Road Structure



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The key to understanding the makeup of road structure is thinking about what roads are actually for!

Note, the terminology used here relates to British practice.

Paved road surfaces provide a means for vehicles to move along without sinking into the surface. In the days of mud track roads, vehicles (or carts then) would tend to sink into the surface. Although travel on the M25 in rush hour is often no faster than a horse and cart, at least your Ford Mondeo doesn't sink up to its axles every time it rains. Vehicles concentrate a lot of weight through a small surface area, the tyres. Paved road surfaces allow this weight to be carried, then distributed down and evened out, so that the ground under the road supports the weight without distorting.

The structure of a road is actually called the "pavement." The more normal everyday use of this word, the surface next to the road we walk on, is a hangover from the Victorians. Until Victorian days, footways (which is the correct term) were mud tracks next to the road surface, or pavement. Once they started using the same rigid materials to construct the footway, people started to use the same word, pavement, to refer to it.

There are two main types of pavement (road structure), flexible and rigid. Rigid roads are more complex to build, requiring more specialised equipment. The current preference within the road building industry is to flexible and composite roads (see later). Rigid roads consist of a thick concrete top surface. Where voids appear below the surface, in a flexible road, the surface will sink. This will not (normally) happen with a rigid or composite road. The danger here is that in exceptional circumstances where a large void has appeared, eventually the unsupported concrete will collapse. Composite pavements (road structure) are where a flexible layer has been added on top of the surface of a rigid road, or where a concrete layer exists below a bitumen top surface.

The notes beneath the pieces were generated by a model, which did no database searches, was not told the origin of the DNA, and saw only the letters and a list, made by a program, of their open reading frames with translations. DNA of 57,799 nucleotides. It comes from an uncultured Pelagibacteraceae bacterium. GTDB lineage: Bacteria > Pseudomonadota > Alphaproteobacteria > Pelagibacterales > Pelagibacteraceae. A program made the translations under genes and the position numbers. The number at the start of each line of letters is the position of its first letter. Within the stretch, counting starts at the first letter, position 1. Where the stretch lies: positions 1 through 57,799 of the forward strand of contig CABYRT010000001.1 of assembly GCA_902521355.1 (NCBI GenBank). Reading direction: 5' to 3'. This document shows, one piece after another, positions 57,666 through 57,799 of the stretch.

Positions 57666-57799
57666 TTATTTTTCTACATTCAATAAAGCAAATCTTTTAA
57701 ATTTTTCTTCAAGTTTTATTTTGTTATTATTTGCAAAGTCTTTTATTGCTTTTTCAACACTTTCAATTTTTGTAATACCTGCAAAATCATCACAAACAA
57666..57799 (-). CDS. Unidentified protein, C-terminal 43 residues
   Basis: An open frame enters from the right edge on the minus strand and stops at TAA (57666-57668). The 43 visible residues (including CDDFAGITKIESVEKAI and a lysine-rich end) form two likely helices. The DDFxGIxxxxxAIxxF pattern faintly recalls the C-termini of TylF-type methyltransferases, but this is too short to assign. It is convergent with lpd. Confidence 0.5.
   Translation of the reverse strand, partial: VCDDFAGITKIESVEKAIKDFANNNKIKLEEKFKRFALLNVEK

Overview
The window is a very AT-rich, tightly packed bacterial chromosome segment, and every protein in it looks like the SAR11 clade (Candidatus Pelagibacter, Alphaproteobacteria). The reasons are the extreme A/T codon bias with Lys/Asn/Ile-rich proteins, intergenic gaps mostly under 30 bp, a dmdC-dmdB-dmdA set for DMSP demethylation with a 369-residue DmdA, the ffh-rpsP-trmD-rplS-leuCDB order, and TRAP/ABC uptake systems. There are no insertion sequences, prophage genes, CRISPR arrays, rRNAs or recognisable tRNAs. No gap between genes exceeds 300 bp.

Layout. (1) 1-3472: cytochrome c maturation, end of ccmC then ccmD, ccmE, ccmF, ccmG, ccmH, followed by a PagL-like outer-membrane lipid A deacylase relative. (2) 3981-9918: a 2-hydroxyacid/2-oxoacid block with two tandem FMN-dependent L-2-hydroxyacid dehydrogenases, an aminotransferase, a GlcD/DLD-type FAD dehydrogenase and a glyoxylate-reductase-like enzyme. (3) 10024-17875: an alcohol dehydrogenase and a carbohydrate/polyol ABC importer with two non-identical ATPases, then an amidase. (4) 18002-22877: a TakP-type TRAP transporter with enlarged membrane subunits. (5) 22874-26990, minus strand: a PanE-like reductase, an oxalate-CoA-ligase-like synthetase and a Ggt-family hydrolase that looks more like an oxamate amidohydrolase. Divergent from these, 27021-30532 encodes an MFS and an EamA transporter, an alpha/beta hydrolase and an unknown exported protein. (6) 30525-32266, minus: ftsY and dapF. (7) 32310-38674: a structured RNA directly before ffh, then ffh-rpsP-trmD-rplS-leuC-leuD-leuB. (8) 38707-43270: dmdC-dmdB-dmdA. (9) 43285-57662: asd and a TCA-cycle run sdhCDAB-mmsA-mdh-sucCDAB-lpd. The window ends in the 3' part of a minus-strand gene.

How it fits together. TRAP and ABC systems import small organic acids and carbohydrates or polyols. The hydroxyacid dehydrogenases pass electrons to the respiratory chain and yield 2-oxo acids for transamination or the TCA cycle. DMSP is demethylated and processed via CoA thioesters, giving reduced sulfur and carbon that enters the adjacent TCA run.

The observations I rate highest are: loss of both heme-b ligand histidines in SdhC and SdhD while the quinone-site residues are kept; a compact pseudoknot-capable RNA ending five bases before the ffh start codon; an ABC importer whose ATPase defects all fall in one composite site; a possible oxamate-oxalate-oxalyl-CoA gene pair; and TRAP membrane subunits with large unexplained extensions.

Flexible Carriageway Construction

When a road is built, the surface is dug-out down to the designed depth of the intended road. Preparation is carried out on the ground now exposed below (such as compaction). The road itself will then be built up above, usually consisting of four layers: -  

Surface Course
Binder Course
Sub - Base
- - - - - - - - - - - - - - - -
Sub - Grade


The sub-grade is the ground below the road layers which is exposed once the ground has been dug out ready to build the road. The top level of this is termed the formation.

The capping is a layer added above the sub-grade to protect it in new constructions. In this case, the top layer of the capping will constitute the formation.

The four (typically) layers of the road above are termed (bottom to top) sub-base, base (formerly known as roadbase), base (formerly known as roadbase), binder course (formerly known as basecourse) and surface course (formerly known as wearing course).


As the stress transmitted through the road structure from the vehicles above spreads and lessens with depth, stronger and more expensive materials are needed in the upper levels. Additionally, the nearer the surface, the flatter the profile must be. This is obviously because an uneven surface will be uncomfortable for vehicle occupants and will wear more quickly (each time a vehicle hits a bump, it is in effect hammering the surface). These factors are the main reasons for the layered construction of the road.

Weight on any unbound material will compact it down with time, as material is forced down and fills gaps. For this reason during construction of each layer, artificial compaction is carried out. In fact, each of the layers of the road structure are usually laid in layers themselves, with further compaction taking place each time.